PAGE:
Article Text

Download PDFPDF
Unusual presentation of more common disease/injury
A rare genetic disorder causing persistent severe neonatal hypoglycaemia the diagnostic workup
  1. Gaia Francescato1,
  2. Alessandro Salvatoni2,
  3. Luca Persani3,
  4. Massimo Agosti1
  1. 1Department of Neonatology and NICU, Ospedale Filippo Del Ponte, Varese, Italy
  2. 2Department of Pediatrics, Ospedale Filippo Del Ponte, University of Insubria, Varese, Italy
  3. 3Department of Medical Sciences, Lab for Experimental Endocrinology, IRCCS Istituto Auxologico, University of Milan, Italy
  1. Correspondence to Dr Gaia Francescato, gaia.francescato{at}, gaia.francescato{at}

We report a case of familial glucocorticoid deficiency (FGD), a rare genetic autosomal-recessive disorder with typical hyperpigmentation of the skin and mucous membranes, severe hypoglycaemia, occasionally leading to seizures and coma, feeding difficulties, failure to thrive and infections. A newborn child was admitted, on his second day of life, to our neonatal intensive care unit because of seizures and respiratory insufficiency. Hyperpigmentation was not evident due to his Senegalese origin. The clinical presentation led us to consider a wide range of diagnostic hypothesis. Laboratory findings brought us to the diagnosis of FGD that was confirmed by molecular analysis showing an MC2R:p.Y254C mutation previously reported as causative of type 1 FGD and two novel heterozygous non-synonymous single-nucleotide polymorphisms in exon 2 and 3 of melanocortin 2 receptor accessory protein-α, whose role in the disease is currently unknown. The importance of an early collection and storage of blood samples during hypoglycaemic event is emphasised.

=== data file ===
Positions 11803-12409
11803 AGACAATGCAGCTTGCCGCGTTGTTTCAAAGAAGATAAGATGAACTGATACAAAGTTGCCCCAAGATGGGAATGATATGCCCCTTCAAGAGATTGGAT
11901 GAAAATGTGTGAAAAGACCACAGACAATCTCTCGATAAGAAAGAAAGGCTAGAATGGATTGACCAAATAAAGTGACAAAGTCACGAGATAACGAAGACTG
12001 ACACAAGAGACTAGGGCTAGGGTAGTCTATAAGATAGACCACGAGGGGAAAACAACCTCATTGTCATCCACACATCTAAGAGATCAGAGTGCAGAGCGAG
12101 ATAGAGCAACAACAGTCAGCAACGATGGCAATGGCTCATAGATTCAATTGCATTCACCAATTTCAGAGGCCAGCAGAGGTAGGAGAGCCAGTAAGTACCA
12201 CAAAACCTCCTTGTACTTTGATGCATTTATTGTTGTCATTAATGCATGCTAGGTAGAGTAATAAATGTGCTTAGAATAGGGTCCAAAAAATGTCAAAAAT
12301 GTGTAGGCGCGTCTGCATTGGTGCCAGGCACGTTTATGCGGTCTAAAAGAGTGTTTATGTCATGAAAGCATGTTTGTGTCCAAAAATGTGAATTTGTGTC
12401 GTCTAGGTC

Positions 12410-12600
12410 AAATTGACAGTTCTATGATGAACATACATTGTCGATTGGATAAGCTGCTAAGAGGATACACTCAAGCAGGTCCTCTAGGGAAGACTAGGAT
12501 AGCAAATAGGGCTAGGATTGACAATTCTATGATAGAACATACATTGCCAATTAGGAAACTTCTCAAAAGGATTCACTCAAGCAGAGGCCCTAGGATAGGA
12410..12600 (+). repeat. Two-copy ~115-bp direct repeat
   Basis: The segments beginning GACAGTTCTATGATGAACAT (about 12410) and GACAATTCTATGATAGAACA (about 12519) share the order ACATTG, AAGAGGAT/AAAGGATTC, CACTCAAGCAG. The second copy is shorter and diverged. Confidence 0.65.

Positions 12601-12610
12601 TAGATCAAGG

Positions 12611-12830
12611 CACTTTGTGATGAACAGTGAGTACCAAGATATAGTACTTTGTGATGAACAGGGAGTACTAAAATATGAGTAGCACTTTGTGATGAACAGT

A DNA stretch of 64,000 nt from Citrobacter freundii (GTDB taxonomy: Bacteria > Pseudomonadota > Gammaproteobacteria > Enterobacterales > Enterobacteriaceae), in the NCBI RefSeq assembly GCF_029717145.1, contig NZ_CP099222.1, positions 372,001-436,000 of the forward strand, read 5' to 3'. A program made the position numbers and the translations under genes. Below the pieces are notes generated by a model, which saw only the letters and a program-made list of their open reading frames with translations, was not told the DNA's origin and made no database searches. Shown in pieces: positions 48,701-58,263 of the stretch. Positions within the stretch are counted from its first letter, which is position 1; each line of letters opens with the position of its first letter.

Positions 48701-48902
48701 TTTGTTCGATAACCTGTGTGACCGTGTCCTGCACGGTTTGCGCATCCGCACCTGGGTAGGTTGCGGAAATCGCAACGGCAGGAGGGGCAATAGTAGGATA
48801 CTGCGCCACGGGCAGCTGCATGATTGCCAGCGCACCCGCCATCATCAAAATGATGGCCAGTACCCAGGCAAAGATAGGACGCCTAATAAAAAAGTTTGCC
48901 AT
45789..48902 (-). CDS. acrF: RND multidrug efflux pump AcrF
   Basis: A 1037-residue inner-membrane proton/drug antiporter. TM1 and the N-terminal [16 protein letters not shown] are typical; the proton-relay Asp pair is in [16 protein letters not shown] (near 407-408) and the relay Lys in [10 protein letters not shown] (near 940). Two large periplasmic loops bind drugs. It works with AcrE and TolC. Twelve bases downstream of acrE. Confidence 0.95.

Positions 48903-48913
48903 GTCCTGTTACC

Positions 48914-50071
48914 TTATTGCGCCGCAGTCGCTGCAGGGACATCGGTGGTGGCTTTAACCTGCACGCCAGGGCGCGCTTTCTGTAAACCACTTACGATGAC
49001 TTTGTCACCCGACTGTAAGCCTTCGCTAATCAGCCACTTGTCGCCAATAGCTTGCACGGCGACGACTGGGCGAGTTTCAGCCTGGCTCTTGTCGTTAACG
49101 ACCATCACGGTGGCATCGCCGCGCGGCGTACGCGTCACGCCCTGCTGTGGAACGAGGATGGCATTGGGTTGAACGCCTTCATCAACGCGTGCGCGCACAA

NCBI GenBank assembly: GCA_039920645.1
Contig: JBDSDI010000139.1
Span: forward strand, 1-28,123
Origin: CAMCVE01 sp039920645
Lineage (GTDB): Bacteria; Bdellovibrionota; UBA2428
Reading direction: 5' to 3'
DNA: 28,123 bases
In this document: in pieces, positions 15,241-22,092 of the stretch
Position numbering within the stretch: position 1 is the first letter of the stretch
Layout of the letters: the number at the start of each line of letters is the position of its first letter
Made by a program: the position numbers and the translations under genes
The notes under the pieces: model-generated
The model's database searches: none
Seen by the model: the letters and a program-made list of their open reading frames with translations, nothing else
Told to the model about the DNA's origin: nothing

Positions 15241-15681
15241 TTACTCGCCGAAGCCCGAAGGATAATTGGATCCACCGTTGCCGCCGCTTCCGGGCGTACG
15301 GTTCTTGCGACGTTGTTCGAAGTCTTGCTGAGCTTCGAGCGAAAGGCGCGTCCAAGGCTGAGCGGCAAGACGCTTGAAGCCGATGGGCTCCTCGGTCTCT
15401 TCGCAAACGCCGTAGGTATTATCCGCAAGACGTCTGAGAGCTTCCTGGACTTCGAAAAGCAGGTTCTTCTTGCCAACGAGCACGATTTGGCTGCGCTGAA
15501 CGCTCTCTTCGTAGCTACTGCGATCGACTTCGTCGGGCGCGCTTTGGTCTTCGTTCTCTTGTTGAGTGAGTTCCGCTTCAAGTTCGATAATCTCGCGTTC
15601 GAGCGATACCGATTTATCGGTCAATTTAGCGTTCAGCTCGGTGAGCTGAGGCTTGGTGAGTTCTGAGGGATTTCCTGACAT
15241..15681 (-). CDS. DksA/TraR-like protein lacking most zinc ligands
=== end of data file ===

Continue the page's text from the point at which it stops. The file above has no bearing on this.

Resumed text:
Statistics from

Request Permissions

If you wish to reuse any or all of this article please use the link below which will take you to the Copyright Clearance Center’s RightsLink service. You will be able to get a quick price and instant permission to reuse the content in many different ways.


  • Competing interests None.

  • Patient consent Obtained.